Abuse in Community Institutions and Organizations:
SUMMARY AND CONCLUSIONS
This paper has been written in the hopes of expanding public and professional education on the profound impact of abuse by perpetrators representing community organizations and institutions. The most significant abuse in Canadian history was documented in residential schools as recently as the 1970s. This abuse was devastating because of the total control of the institutions representing our government and various churches and the many spheres of violations, including spiritual and cultural. We hope to expand our understanding of these issues by examining a range of community organizations and institutions that have violated the rights and well being of children and adolescents. Although the bricks and mortar of the institutions have been removed, the fabric of the institutions and the dangers of sexual perpetrators continue. Some of the Aboriginal members of our focus group spoke of the ongoing abuse by teachers in day school long after the residential programs were dismantled.
We have developed a broader framework beyond the traditional childhood abuse literature to understand the impact of child abuse in community institutions and organizations. This framework examines critical dimensions of abuse in institutions and organizations such as the significance of the institution to society, the role of the perpetrator within the institution, the extent of child involvement with the institution, the degree of voluntary/mandatory participation in the institution, and abuse and post-abuse events. When this framework is applied to individual institutions and community organizations one can hypothesize the specific impact of each organization according to its expressed purpose and goals.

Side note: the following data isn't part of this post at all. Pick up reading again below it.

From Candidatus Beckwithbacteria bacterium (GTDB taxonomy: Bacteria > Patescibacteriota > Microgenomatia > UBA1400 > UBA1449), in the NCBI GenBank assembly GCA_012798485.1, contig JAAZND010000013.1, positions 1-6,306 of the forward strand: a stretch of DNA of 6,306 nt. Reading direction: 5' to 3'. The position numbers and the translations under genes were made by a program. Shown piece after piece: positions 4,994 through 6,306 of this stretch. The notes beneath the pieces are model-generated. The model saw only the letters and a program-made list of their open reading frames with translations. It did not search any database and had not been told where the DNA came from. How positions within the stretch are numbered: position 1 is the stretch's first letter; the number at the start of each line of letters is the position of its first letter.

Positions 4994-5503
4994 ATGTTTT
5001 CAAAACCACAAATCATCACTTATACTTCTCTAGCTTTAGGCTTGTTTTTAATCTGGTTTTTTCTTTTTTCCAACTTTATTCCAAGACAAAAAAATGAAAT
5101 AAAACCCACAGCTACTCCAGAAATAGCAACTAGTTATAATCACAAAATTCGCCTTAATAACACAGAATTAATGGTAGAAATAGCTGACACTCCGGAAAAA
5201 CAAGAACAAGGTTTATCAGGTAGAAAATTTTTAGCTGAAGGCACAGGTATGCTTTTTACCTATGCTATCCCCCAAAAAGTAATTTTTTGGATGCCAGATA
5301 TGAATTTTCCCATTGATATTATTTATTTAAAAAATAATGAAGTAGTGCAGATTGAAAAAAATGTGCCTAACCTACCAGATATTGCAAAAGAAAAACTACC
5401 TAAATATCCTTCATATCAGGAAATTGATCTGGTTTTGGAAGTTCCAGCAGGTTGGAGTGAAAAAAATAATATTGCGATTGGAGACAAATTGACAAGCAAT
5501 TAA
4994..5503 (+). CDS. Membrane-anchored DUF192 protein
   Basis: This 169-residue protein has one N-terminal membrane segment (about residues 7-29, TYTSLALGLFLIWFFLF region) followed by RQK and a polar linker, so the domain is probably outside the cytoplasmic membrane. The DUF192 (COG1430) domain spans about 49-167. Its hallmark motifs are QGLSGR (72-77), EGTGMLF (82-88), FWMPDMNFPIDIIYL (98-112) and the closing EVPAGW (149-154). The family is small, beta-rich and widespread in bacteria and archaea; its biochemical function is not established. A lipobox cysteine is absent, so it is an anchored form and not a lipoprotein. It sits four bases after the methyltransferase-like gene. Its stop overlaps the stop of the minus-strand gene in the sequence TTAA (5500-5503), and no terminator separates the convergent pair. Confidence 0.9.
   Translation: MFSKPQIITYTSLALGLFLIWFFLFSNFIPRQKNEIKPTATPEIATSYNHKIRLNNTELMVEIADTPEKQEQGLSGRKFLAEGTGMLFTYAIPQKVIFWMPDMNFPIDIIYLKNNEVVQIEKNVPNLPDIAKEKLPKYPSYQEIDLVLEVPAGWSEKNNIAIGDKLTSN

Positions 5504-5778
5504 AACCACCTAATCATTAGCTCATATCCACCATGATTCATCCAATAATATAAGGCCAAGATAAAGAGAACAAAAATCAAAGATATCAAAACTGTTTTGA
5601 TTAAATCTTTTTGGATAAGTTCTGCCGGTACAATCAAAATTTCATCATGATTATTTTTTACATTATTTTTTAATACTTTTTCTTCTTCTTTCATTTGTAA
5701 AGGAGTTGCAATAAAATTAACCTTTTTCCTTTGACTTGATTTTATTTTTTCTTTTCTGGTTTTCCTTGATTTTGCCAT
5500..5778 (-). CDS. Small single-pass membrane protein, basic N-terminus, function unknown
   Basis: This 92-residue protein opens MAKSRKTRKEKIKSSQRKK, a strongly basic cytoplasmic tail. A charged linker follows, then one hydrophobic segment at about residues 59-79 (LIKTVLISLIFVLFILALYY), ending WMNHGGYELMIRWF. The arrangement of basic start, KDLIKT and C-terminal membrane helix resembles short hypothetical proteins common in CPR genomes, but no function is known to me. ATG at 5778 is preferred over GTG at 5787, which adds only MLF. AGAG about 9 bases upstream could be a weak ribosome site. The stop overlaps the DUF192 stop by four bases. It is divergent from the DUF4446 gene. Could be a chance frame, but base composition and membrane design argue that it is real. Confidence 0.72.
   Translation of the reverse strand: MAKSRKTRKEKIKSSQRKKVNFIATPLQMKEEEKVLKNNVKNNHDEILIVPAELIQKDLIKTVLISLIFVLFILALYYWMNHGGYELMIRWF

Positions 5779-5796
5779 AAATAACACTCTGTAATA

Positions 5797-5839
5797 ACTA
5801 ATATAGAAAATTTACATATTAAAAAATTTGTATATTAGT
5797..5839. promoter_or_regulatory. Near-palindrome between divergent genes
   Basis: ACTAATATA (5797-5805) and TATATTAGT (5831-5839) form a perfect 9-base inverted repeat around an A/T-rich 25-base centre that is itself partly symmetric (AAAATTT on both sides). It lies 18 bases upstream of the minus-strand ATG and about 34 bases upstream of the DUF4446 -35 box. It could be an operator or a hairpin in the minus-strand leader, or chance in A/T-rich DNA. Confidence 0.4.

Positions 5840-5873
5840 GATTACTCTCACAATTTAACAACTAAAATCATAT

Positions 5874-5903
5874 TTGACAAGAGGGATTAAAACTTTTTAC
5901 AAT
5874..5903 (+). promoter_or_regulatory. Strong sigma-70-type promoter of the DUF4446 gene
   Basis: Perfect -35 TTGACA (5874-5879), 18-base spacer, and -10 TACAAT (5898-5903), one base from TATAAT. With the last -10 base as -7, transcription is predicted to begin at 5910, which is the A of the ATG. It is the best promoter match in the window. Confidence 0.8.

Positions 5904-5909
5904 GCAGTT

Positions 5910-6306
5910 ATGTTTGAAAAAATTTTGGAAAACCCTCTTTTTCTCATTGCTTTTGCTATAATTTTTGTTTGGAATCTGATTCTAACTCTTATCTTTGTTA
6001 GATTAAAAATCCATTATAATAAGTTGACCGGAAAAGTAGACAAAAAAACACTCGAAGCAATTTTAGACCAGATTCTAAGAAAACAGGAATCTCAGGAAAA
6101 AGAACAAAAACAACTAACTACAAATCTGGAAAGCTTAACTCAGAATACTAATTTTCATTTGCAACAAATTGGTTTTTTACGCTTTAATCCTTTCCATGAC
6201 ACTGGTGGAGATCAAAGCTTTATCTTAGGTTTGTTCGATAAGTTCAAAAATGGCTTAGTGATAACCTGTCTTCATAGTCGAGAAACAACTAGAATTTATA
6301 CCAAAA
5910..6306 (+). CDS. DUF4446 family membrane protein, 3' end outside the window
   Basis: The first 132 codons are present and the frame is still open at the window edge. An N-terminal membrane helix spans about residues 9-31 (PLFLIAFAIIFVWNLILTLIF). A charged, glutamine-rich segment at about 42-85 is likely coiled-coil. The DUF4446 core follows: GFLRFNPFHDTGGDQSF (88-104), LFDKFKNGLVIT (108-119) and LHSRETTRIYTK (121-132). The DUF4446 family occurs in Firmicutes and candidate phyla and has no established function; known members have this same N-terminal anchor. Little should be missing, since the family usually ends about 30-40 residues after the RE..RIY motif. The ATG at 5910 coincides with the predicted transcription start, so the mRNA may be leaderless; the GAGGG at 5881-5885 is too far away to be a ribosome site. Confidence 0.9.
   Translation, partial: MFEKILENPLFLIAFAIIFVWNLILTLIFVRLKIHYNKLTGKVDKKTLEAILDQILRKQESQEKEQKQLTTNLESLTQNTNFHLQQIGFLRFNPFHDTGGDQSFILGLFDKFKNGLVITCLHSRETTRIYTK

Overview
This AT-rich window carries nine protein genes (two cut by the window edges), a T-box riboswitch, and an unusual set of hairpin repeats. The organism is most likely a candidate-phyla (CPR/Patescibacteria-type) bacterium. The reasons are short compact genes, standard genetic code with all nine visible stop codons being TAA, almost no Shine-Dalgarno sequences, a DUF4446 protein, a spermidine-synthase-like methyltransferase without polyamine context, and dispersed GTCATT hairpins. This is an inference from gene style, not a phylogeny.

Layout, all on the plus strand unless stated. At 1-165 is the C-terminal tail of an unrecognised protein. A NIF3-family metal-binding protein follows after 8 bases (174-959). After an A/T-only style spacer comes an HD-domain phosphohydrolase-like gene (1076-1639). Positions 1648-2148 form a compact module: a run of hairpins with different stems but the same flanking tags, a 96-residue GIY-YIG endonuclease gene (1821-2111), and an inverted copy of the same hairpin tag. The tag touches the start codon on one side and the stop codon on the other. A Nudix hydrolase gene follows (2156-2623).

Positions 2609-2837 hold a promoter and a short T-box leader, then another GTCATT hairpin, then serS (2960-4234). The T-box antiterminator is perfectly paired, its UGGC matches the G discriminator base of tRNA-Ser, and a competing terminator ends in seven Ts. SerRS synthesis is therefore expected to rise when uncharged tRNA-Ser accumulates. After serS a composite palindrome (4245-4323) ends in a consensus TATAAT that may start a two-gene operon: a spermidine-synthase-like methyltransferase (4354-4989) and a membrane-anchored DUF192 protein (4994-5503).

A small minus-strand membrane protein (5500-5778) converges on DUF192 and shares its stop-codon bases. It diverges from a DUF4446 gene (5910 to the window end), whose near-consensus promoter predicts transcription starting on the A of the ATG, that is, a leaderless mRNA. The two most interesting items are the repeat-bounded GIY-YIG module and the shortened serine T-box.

We hope that this paper will enhance the dialogue amongst legal mental health professionals who provide a variety of services for survivors of abuse from therapy to civil and criminal remedies for abuse. The framework we outline can assist in a better understanding of the unique impact of institutions and community organizations based on the experiences of survivors. Future research can test some of our hypotheses on the critical variables that may predict different life outcomes for survivors based not only on the abuse itself but also on the societal and institutional response to the abuse.
© Copyright 2003 Internations' Justice Federation